• Fear of cancer recurrence in oral and oropharyngeal cancer patients: An investigation of the clinical encounter

      Ozakinci, Gozde; Swash, Brooke; Humphris, Gerry; Rogers, Simon; Hulbert-Williams, Nicholas J.; University of St Andrews; University of Chester; Edge Hill University (Wiley-Blackwell, 2017-10-12)
      Fear of cancer recurrence (FCR) is common among individuals treated for cancer. Explorations of how this fear is expressed within an oncology setting and responded to are currently lacking. The aim was to investigate how head and neck cancer survivors in follow-up consultations express FCR, how a health care professional addresses recurrence fears, and examining how survivors experience this interaction. We recorded the follow-up consultations of those participants who have reported FCR as a concern on the Patient Concerns Inventory. We also conducted a follow-up phone interview with the participants. We analysed the transcripts using thematic analysis. Five men and six women were recruited, aged 55-87 (mean age = 64). Follow-up consultation analyses revealed that the consultant used ‘normalising FCR,’ ‘reassurance,’ and ‘offer of referral to a counsellor’. Interviews revealed themes around how they coped with FCR, relevance of personal history on FCR, and the impact of feeling gratitude towards the consultant on expression of FCR. Analyses indicate that patients may feel reluctant to raise their FCR with their clinician for fear of appearing ‘ungrateful’ or of damaging a relationship that is held in high esteem. Findings indicate the initiation of FCR with patients can be beneficial for patient support.
    • Protocol for a systematic review of screening tools for fear of recurrent illness in common life threatening diseases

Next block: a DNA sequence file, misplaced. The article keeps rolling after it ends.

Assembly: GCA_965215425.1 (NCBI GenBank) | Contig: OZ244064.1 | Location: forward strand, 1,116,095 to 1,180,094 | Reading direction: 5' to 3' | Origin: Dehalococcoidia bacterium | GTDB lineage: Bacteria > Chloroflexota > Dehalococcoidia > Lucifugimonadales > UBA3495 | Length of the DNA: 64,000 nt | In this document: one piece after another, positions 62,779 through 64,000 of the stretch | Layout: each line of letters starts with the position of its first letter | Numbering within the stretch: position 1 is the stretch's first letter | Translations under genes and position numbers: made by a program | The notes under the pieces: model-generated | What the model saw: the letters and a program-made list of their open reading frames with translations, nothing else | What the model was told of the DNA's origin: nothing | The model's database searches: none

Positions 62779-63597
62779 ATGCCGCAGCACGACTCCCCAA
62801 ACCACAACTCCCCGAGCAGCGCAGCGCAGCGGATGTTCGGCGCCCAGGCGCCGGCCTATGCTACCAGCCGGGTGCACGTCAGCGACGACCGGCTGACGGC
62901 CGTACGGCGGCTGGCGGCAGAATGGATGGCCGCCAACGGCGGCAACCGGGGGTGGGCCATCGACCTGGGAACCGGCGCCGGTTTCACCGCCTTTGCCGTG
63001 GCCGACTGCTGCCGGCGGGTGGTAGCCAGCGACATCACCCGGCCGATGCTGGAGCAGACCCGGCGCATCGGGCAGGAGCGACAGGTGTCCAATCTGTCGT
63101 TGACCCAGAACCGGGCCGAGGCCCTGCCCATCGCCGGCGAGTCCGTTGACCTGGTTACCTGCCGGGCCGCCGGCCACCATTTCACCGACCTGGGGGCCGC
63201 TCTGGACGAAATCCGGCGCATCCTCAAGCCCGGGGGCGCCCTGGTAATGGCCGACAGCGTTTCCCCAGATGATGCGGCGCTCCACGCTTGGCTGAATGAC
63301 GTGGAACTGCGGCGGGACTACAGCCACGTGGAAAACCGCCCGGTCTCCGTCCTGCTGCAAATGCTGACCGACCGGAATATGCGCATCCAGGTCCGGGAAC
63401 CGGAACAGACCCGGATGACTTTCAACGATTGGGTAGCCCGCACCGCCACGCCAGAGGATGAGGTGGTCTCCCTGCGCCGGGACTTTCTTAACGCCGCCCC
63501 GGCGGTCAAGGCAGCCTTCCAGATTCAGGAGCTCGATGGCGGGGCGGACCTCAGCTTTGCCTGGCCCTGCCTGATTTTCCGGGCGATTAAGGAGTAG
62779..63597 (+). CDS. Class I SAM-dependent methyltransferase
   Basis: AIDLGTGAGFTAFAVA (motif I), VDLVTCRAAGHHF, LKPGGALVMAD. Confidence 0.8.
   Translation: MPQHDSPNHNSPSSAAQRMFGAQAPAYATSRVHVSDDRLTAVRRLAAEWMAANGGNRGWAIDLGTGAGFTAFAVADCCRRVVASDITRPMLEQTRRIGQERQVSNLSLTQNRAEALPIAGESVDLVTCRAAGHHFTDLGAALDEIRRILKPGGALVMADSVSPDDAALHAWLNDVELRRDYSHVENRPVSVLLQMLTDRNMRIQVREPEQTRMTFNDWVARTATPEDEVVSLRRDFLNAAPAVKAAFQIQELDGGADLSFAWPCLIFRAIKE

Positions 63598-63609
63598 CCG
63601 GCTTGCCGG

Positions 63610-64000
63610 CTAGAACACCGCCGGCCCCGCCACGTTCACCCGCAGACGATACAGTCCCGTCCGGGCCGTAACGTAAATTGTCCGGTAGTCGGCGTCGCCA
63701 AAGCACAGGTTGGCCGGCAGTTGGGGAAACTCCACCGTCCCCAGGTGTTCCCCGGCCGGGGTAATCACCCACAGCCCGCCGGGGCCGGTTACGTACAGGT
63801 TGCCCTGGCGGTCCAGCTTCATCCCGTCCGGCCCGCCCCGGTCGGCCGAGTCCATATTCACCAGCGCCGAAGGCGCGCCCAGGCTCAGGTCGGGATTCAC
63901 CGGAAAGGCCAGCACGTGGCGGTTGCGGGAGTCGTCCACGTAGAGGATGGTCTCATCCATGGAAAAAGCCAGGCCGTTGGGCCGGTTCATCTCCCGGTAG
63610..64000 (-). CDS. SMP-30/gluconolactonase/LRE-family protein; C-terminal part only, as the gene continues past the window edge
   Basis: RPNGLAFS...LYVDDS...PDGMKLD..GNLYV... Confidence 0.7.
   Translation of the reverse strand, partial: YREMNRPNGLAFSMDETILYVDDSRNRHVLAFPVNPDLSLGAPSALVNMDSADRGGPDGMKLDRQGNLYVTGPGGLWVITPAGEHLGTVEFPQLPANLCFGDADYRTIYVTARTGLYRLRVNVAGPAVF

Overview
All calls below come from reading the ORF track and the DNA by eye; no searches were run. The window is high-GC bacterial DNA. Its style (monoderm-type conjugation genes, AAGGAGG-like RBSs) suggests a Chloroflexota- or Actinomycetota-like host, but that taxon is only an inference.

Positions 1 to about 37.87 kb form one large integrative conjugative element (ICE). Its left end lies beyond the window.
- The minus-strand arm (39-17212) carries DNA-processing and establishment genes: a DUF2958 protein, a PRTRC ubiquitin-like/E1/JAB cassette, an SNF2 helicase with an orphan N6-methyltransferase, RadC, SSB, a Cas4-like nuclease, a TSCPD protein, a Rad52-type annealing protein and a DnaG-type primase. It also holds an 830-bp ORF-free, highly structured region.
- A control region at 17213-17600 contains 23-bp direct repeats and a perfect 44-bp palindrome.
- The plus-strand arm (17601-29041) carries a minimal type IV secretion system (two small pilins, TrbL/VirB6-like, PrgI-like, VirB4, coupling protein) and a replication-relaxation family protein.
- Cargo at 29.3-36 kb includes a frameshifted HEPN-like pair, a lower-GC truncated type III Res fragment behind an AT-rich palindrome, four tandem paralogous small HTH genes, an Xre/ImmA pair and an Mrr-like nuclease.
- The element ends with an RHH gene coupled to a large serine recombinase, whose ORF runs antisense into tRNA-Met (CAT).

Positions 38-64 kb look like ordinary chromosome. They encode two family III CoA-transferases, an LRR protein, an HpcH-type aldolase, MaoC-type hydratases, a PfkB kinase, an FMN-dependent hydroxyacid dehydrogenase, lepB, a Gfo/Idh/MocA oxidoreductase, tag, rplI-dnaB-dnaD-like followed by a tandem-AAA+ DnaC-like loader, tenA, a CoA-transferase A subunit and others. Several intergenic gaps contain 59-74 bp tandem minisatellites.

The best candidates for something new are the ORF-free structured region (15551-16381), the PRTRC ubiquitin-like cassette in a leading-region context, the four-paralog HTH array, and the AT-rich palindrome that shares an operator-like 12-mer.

Jones, Jenny; Kane, Paul; Polson, Rob; Leslie, Stephen J.; Hulbert-Williams, Nicholas J.; Simard, Sébastien; Ozakinci, Gozde; Hubbard, Gill; University of Plymouth ; University of Stirling ; Highland Health Sciences Library ; University of Stirling/Highland Heartbeat Centre ; University of Chester ; Hospital Laval, Québec ; University of St Andrews ; University of Stirling (BioMed Central, 2015-03-19)
      A myocardial infarction (MI) (‘heart attack’) can be intensely stressful, and the impact of this event can leave patients with clinically significant post-MI stress symptoms. Untreated stress can make heart disease worse. Few tools are available that screen for specific thoughts or beliefs that can trigger post-MI stress responses. In other life-threatening illnesses, fear of recurrence (FoR) of illness has been identified as a key stressor, and screening tools have been developed to identify this. The aim of this review is to identify FoR screening tools used in other common life-threatening diseases that report on the development of the tool, to assess if there are any that can be adapted for use in MI survivors so that those with high levels of FoR can be identified and helped.